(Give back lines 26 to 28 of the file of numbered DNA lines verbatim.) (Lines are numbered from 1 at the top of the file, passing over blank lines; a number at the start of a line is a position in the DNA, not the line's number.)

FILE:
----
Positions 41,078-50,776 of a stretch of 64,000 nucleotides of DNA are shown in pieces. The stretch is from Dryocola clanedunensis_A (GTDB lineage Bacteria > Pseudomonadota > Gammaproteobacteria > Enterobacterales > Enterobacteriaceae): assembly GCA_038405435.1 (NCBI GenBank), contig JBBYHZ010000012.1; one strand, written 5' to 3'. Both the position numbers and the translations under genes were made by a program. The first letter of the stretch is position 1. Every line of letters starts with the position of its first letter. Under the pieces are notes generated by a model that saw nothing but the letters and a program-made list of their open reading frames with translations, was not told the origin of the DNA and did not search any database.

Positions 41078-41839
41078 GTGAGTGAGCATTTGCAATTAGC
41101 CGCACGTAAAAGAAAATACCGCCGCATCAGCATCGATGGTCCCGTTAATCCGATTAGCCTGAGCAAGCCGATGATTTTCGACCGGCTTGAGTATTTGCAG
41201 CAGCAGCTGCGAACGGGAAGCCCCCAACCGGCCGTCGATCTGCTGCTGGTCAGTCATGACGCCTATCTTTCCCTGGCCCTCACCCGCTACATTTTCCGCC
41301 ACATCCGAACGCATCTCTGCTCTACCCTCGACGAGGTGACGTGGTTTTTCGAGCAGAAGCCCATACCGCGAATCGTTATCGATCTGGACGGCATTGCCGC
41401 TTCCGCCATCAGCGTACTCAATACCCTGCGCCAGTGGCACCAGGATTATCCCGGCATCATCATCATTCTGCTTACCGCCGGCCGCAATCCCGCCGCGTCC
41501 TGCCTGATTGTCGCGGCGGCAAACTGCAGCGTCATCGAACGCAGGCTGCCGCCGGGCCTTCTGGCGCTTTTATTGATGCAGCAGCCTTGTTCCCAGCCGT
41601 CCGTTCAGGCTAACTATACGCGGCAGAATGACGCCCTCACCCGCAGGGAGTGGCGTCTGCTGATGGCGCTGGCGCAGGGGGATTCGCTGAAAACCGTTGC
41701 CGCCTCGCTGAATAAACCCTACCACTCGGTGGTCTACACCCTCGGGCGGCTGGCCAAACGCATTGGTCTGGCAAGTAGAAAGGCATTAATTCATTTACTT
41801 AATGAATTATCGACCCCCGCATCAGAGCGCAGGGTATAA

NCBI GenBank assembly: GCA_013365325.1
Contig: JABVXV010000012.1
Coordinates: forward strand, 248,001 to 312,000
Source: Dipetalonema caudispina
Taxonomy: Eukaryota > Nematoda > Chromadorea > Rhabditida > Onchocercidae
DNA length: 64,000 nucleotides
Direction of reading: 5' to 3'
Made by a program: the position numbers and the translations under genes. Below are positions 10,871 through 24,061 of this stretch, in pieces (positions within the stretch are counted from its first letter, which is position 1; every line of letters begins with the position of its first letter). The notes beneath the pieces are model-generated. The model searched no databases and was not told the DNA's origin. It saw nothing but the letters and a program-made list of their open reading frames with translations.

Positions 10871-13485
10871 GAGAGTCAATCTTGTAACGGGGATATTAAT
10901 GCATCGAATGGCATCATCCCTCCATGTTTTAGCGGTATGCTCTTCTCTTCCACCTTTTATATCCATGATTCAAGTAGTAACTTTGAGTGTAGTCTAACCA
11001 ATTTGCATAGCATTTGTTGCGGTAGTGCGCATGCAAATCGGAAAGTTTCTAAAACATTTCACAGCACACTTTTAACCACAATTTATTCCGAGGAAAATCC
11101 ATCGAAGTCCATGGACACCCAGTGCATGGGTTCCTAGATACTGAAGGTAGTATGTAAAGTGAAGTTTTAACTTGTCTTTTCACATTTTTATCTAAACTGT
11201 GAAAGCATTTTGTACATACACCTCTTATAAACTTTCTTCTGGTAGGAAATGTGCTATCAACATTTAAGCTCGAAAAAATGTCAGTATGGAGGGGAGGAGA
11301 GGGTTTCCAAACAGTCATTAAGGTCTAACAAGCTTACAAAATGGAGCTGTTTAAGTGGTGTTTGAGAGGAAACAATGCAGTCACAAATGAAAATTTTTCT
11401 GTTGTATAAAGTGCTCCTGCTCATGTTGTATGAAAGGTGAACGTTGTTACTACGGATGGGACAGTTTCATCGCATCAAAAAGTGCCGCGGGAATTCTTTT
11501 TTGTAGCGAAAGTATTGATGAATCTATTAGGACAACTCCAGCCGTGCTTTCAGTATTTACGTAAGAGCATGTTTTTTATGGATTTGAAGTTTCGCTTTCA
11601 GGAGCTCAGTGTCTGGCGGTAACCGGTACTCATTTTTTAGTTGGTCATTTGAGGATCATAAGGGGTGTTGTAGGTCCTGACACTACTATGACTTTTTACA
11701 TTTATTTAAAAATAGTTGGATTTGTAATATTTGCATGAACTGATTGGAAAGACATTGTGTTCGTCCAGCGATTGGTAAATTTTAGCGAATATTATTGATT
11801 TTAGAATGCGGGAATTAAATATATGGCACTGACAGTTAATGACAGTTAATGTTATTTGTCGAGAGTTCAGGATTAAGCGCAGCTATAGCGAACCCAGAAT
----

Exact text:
11301 GGGTTTCCAAACAGTCATTAAGGTCTAACAAGCTTACAAAATGGAGCTGTTTAAGTGGTGTTTGAGAGGAAACAATGCAGTCACAAATGAAAATTTTTCT
11401 GTTGTATAAAGTGCTCCTGCTCATGTTGTATGAAAGGTGAACGTTGTTACTACGGATGGGACAGTTTCATCGCATCAAAAAGTGCCGCGGGAATTCTTTT
11501 TTGTAGCGAAAGTATTGATGAATCTATTAGGACAACTCCAGCCGTGCTTTCAGTATTTACGTAAGAGCATGTTTTTTATGGATTTGAAGTTTCGCTTTCA